Tuesday, July 05, 2016

Digital utopia?

Okay, so our digital economy has transformed the lives of many of us, probably all of us whether we quite know it or not. So how do we make this bounty and its disruptions serve most people instead of making us serfs of entrepreneurial innovators? Throwing Rocks at the Google Bus: How Growth Became the Enemy of Prosperity by Douglas Rushkoff certainly comes with a sympathetic title; I live a block from where several years ago activists blocked the giant white whales of Silicon Valley on their rounds. I see these buses daily and bemoan how the affluent workforce they transport, mostly inadvertently, is reshaping San Francisco to the detriment of our poorer residents and our passionate, quirky culture.

So I'm very open to someone trying to envision how to make something humane of all this invention and profit. Rushkoff is a professor of Media Theory and Digital Economics at CUNY/Queens and media commentator/creator. His project is ambitious; as I read along, I kept thinking of those revolutionary 19th century futurists: Bentham and Mill, Marx and Engels, Kropotkin and Tolstoy -- all big thinkers who tried from their various vantage points to make sense of how industrial capitalism was remaking societies.

Rushkoff wants to influence our understanding of the world on that level. He is propounding a unified theory of the digital economy, situating contemporary innovations in the history of both technology and power relations. According to Rushkoff, Silicon Valley and its progeny including companies, venture capitalists and the technorati have built "digital industrialism" instead of allowing networked peer to peer potential to run to its more humane conclusion. In particular, financial capital has channeled the potential of technologies toward cancerous growth instead of cooperative development at human scale.

And he has concrete prescriptions for a better future (grabbed here from the author's book synopsis):

• Accept that era of extractive growth is over. Rather, businesses must – like eBay and Kickstarter – give people the ability to exchange value and invest in one another.

• Eschew platform monopolies like Uber in favor of distributed, worker-owned co-ops, orchestrated through collective authentication systems like bitcoin and blockchains instead of top-down control.

• Resist the short-term, growth-addicted mindset of publicly traded markets, by delivering dividends instead of share price increases, or opting to stay private or buy back one’s own shares.

• Recognize contributions of land and labor as important as capital, and develop business ecosystems that work more like family companies, investing in the local economies on which they ultimately depend.

Like many futurists, Rushkoff is able to draw a picture of attractive, even plausible, potentialities -- yet never quite gets to that essential step in which we somehow turn a powerful class which holds most of the money away from perpetuating the existing arrangements that have served them so well. I don't have the answer either, but history says this only happens through either social collapse or when the losers in the prevailing economy band together to demand we do things another way.

As I was reading along in this book, I kept having a feeling of deja vu that I couldn't quite place. Where had I encountered thinkers who structured their prescriptions in the way Rushkoff does? Suddenly I realized where: in the Catholic Worker movement whose intellectual leaders, Peter Maurin and Dorothy Day, promoted the "distributism" advocated by 19th century Pope Leo XIII. This was Catholicism's intellectual and moral response to Marxism. It seemed weak tea, but perhaps it has outlived that more muscular revolutionary tradition which degenerated into Soviet-style "actually existing socialism." Rushkoff credits the seemingly bypassed Catholic tradition and finds hope in Pope Francis' writings.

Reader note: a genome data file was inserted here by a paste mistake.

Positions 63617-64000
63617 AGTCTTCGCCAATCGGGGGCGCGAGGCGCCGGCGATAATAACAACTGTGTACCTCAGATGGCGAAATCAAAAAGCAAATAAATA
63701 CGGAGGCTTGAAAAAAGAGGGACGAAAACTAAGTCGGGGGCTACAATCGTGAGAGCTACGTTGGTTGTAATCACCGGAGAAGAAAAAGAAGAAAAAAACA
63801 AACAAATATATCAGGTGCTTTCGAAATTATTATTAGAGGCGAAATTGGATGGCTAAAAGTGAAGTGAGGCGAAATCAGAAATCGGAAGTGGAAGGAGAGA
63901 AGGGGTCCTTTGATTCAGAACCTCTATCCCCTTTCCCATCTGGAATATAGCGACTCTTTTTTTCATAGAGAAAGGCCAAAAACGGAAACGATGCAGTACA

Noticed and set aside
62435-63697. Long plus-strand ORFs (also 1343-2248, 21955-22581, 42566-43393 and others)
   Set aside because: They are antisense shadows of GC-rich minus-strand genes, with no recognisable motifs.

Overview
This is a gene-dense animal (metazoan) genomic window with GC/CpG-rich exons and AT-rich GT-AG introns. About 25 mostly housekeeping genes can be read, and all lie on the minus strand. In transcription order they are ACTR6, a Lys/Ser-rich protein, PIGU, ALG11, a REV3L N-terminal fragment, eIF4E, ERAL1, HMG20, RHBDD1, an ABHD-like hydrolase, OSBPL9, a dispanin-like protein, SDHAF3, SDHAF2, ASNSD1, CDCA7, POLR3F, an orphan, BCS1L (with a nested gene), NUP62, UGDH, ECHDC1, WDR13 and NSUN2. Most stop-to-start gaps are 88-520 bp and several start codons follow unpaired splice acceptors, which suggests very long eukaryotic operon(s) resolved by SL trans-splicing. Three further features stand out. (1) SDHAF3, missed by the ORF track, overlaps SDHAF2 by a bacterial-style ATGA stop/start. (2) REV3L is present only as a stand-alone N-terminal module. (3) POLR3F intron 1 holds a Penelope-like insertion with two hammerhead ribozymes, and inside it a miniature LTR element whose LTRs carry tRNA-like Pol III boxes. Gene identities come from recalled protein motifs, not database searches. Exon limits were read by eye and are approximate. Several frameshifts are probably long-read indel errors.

No, we don't need to convert to Catholicism or even approve of Vatican doctrine in order to appreciate the popes' vision of a more distributed economy and to see how it can contribute to our own. ... A form of networked distributism may just be our last best hope for peace in the digital economy today. The conscious application of more distributist principles into the digital economic program could yield an entirely more prosperous and sustainable operating system. Instead of simply amplifying the most dehumanizing and extractive qualities of industrialism, it pushes ahead to something different -- while also retrieving the truly free-market principles long obsolesced by corporatism.

Well maybe -- though I'm unconvinced, I appreciate anyone trying to see their way into a better society.

But I have to ask (and I don't think Rushkoff answers persuasively either question) 1) how do we get to your vision? and 2) who is "we"? who is included?


Brandon said...

"I don't have the answer either, but history says this only happens through either social collapse or when the losers in the prevailing economy band together to demand we do things another way."

Do you see peak oil as a factor in societal collapse and rebuilding?

janinsanfran said...

Hi Brandon: Peak oil has turned out to be far more remote than we thought a few years ago -- if we are willing to allow the oil companies to destroy the land and poison us. I just saw a report today that the US has more oil under us than Iran and Saudi Arabia, if we go the full scale fracking route. Horrors.

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